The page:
Thursday, February 13, 2014

Experimental Results

First off, thanks to everyone who has been kind enough to leave comments!  It lets me know that I am not just out here talking to myself for no reason and therefore possibly I'm not (completely) cray-cray :-)  I'm glad y'all are enjoying my various experiments.

Here are a few more results:

I took these brass components that I purchased on Etsy and transformed them with alcohol inks:

Then I sanded the results to let some of the metal show back through.  I still feel like they might need a little extra oomph and since I think they were originally intended to have flat back crystals glued in the center of the flowers, I may still do that.  Or not.  Decisions, decisions...
Then, I decided to keep going with the inks for a while.  I really love the earrings that I did using Barb Bechtel's painted polymer clay ovals as backgrounds for charms.  She doesn't seem to be actively selling any more so I decided I needed to come up with a way to make similar background pieces without delving into the polymer clay world.  I think I've got enough going right now without investing in a pasta machine, clay, tools and another toaster oven LOL.  I found some wood disks and other shapes in the woodworking aisle at Michael's and since I now have the ability to drill holes where I want...I thought they might work perfectly.  I gave them a light sanding and prepped them with gesso (tried the inks on the bare wood and...blech...didn't like the results) and got to work with the inks and the blending solution:

I was going for sort of a light-colored center with darker color around the edges.  This pair is a combo of the colors "butterscotch" (mixed with a bit of white to lighten it) and "lettuce" from the Ranger/Tim Holtz alcohol ink line.

Then I went with the "lettuce" as the center and "stream" around the edges.  It was a bit blah at first so I added some metallic gold.
I lightened up the "butterscotch" with a lot more white, then added some pink, violet and gold

These shapes are a thinner wood that is more absorbent so the colors don't come out as intensely.

Also, I sanded the pieces afterwards to give them an aged, faded look.  I really like the effect!  These will work perfectly with the seashells I gathered. 

Then I went really nutty with the drill and added more holes so I can make lots of dangles for the bottoms.  I can see that once again my deteriorating eyesight has betrayed me and I have to get my reamer out to do a bit more filing on the holes of the piece on the right.
I also did some more experimenting with nail polish. 
Remember these brass butterflies?

Here they are after I drilled holes, painted them with nail polish and then sanded and polished them to bring out the raised metal areas again.  I'm really loving this pink/orange/green color scheme!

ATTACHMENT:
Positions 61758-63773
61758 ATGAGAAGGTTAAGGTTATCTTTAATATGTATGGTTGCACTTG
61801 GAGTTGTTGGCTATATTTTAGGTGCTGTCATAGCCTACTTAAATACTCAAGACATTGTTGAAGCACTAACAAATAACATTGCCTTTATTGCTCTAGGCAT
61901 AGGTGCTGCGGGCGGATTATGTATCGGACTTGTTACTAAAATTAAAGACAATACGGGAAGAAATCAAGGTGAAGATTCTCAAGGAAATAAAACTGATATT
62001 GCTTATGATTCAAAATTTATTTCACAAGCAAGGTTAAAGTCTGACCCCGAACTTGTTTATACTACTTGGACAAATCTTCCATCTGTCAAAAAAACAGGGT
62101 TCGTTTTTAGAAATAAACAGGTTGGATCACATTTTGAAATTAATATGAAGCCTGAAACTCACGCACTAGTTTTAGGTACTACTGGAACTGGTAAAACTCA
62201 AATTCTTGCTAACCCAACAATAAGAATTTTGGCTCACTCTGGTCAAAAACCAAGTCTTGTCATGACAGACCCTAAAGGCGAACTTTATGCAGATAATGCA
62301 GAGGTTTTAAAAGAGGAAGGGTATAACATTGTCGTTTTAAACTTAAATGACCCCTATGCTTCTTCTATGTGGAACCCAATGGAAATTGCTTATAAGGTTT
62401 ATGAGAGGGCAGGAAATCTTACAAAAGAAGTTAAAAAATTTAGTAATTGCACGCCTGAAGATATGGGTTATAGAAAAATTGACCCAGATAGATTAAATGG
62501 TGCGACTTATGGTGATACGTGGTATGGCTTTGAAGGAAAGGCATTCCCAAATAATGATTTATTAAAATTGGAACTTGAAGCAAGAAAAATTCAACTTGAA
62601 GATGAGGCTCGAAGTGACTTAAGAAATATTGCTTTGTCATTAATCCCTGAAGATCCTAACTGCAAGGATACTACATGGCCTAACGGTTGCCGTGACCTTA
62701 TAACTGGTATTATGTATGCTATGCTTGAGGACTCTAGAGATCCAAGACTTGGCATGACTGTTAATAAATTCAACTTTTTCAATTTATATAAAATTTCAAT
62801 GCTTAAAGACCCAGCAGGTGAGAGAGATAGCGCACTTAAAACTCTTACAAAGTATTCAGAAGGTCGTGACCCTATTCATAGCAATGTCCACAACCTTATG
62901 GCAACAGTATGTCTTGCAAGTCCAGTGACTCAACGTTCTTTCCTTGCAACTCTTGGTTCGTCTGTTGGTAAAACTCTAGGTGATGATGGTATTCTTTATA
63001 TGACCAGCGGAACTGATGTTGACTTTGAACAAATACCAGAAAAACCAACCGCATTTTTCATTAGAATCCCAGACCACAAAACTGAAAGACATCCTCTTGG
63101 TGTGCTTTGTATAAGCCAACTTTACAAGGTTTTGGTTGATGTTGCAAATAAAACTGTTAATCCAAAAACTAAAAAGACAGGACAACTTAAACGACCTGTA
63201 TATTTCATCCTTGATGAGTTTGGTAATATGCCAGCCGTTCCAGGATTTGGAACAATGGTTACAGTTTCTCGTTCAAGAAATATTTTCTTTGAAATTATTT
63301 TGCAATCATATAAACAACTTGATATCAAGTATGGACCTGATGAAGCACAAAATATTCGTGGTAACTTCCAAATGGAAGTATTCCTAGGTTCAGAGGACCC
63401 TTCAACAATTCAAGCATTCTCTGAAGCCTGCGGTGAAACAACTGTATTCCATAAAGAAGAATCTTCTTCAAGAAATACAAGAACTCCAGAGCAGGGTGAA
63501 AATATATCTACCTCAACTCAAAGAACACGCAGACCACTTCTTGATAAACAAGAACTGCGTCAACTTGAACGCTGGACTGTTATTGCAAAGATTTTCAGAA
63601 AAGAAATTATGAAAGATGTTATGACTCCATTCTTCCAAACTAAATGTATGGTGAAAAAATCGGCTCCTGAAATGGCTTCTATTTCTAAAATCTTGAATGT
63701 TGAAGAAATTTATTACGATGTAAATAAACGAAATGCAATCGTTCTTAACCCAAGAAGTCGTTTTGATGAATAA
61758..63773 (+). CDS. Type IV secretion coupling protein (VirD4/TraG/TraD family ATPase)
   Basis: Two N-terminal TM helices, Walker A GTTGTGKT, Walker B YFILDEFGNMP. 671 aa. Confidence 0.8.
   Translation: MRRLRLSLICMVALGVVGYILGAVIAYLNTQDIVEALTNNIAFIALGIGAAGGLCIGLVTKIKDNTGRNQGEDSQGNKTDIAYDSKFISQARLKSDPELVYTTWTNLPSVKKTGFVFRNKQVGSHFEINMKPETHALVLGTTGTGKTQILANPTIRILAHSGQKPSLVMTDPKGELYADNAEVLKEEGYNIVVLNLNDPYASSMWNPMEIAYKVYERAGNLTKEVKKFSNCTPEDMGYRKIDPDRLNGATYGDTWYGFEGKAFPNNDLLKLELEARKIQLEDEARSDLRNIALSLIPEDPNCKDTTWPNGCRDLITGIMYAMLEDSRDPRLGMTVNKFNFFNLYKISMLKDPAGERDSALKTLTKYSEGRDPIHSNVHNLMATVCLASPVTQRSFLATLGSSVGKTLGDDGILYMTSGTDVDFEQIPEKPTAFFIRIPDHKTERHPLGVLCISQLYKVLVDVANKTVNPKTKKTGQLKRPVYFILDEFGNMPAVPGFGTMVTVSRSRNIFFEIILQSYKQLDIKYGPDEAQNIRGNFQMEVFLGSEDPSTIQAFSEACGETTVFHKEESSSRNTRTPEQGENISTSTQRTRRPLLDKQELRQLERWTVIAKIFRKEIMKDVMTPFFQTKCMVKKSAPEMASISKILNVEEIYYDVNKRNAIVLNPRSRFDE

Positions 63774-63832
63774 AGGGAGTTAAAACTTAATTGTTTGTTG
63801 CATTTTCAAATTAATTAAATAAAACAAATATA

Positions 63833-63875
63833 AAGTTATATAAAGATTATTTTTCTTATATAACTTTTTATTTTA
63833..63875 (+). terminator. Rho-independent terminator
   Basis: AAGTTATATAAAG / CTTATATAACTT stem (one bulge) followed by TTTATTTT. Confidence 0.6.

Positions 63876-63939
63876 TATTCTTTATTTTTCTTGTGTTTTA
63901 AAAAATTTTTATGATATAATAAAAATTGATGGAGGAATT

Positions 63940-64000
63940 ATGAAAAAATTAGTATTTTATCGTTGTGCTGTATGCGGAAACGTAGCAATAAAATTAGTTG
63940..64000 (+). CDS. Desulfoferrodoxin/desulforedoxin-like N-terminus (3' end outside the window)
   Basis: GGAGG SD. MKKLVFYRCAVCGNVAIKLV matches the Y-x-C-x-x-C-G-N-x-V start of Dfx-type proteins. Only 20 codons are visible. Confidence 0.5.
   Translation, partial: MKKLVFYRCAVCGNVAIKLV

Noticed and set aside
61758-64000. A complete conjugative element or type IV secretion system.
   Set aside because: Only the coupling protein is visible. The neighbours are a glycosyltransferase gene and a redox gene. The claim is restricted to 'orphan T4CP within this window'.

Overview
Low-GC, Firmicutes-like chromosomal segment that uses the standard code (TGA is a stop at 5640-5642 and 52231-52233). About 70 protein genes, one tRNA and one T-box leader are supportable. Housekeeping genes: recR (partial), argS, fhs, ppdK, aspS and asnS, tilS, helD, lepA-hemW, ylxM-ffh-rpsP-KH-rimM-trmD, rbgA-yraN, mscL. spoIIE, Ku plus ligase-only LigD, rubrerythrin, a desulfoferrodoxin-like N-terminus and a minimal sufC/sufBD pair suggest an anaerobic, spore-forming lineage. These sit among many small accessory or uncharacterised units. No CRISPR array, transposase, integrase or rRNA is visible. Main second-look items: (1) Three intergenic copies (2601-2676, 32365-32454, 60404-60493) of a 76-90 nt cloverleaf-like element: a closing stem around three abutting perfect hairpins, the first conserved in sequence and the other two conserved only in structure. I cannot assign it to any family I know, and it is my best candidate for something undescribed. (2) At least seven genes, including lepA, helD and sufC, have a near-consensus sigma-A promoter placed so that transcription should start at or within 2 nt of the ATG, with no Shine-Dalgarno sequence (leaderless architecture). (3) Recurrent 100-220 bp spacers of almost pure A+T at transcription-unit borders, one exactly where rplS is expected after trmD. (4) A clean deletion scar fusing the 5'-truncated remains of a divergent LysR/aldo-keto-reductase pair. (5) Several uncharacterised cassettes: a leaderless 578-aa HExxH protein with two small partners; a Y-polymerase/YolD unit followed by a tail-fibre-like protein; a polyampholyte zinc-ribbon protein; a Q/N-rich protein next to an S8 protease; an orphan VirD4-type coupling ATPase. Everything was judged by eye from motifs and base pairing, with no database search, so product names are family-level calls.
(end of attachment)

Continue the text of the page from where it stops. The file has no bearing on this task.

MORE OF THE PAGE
Got these "brass" seahorses from the same source as the flower links in the first photos.  I lost one to the torch as it turns out they aren't REALLY brass, but some kind of other material that...melts when it gets hot.  So, no more torching for this stuff!

But, it works great with nail polish.  I feel kinda sorry for that one lonesome seahorse whose partner got melted.  At least he looks pretty!

Even though they aren't really brass, they still shine up like brass once they've been sanded and polished.  This is an olive green/purple sparkle color combo.

This is a bright, almost fluorescent green/turquoise combo and turquoise sparkles on the fins.  Sorry for the blurry photo...I took all these pics in about 60 seconds in the morning before I had to leave for work.  Probably NOT the best plan, but I've been getting home after dark every night and was tired of waiting until the weekend to take the photos.  Why isn't it Friday yet???!!

This probably isn't the final combination, but this is my basic idea of where I'm going with all of this - a painted charm of some sort hanging in front of a hand-painted background piece.
I've got so many ideas right now that they are keeping me up at night!  I wish I could do more creating on weeknights, but by the time I get home, get the kid fed and the kitchen cleaned up and go through his homework...I'm just mentally exhausted.  SOMETIMES, I can do rote work like sanding/metal prep or laying down the gesso layer, but I've learned the hard way that any real creative work I try to do when I'm in that state will almost certainly go wrong.  Either I will make a mistake that has to be taken apart, or the design will be ho-hum (or downright fugly).  As frustrating as it is, I do better when I wait for the right time and state of mind.  I kinda haveta be "in the zone" and forcing it just doesn't work.
Seriously, why isn't it Friday yet?????!!!!!

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